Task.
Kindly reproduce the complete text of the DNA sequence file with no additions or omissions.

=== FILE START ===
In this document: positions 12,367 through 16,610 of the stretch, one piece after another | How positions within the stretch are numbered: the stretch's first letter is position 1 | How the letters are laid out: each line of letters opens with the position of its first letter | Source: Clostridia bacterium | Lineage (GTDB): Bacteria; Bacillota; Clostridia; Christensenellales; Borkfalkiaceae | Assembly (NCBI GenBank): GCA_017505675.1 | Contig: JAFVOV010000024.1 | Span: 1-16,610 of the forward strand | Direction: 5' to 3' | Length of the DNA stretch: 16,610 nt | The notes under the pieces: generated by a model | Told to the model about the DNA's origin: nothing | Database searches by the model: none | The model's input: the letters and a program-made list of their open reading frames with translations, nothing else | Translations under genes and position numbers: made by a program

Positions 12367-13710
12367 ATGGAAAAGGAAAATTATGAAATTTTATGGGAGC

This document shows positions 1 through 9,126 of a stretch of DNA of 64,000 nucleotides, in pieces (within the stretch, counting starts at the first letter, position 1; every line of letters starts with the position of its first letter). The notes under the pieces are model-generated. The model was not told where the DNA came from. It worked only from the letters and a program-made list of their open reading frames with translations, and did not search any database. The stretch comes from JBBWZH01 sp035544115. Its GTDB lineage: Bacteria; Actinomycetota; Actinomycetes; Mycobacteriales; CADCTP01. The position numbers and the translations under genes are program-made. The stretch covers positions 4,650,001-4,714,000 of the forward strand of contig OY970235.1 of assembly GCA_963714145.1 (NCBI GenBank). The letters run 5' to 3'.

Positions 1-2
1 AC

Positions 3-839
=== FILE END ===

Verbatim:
In this document: positions 12,367 through 16,610 of the stretch, one piece after another | How positions within the stretch are numbered: the stretch's first letter is position 1 | How the letters are laid out: each line of letters opens with the position of its first letter | Source: Clostridia bacterium | Lineage (GTDB): Bacteria; Bacillota; Clostridia; Christensenellales; Borkfalkiaceae | Assembly (NCBI GenBank): GCA_017505675.1 | Contig: JAFVOV010000024.1 | Span: 1-16,610 of the forward strand | Direction: 5' to 3' | Length of the DNA stretch: 16,610 nt | The notes under the pieces: generated by a model | Told to the model about the DNA's origin: nothing | Database searches by the model: none | The model's input: the letters and a program-made list of their open reading frames with translations, nothing else | Translations under genes and position numbers: made by a program

Positions 12367-13710
12367 ATGGAAAAGGAAAATTATGAAATTTTATGGGAGC

This document shows positions 1 through 9,126 of a stretch of DNA of 64,000 nucleotides, in pieces (within the stretch, counting starts at the first letter, position 1; every line of letters starts with the position of its first letter). The notes under the pieces are model-generated. The model was not told where the DNA came from. It worked only from the letters and a program-made list of their open reading frames with translations, and did not search any database. The stretch comes from JBBWZH01 sp035544115. Its GTDB lineage: Bacteria; Actinomycetota; Actinomycetes; Mycobacteriales; CADCTP01. The position numbers and the translations under genes are program-made. The stretch covers positions 4,650,001-4,714,000 of the forward strand of contig OY970235.1 of assembly GCA_963714145.1 (NCBI GenBank). The letters run 5' to 3'.

Positions 1-2
1 AC

Positions 3-839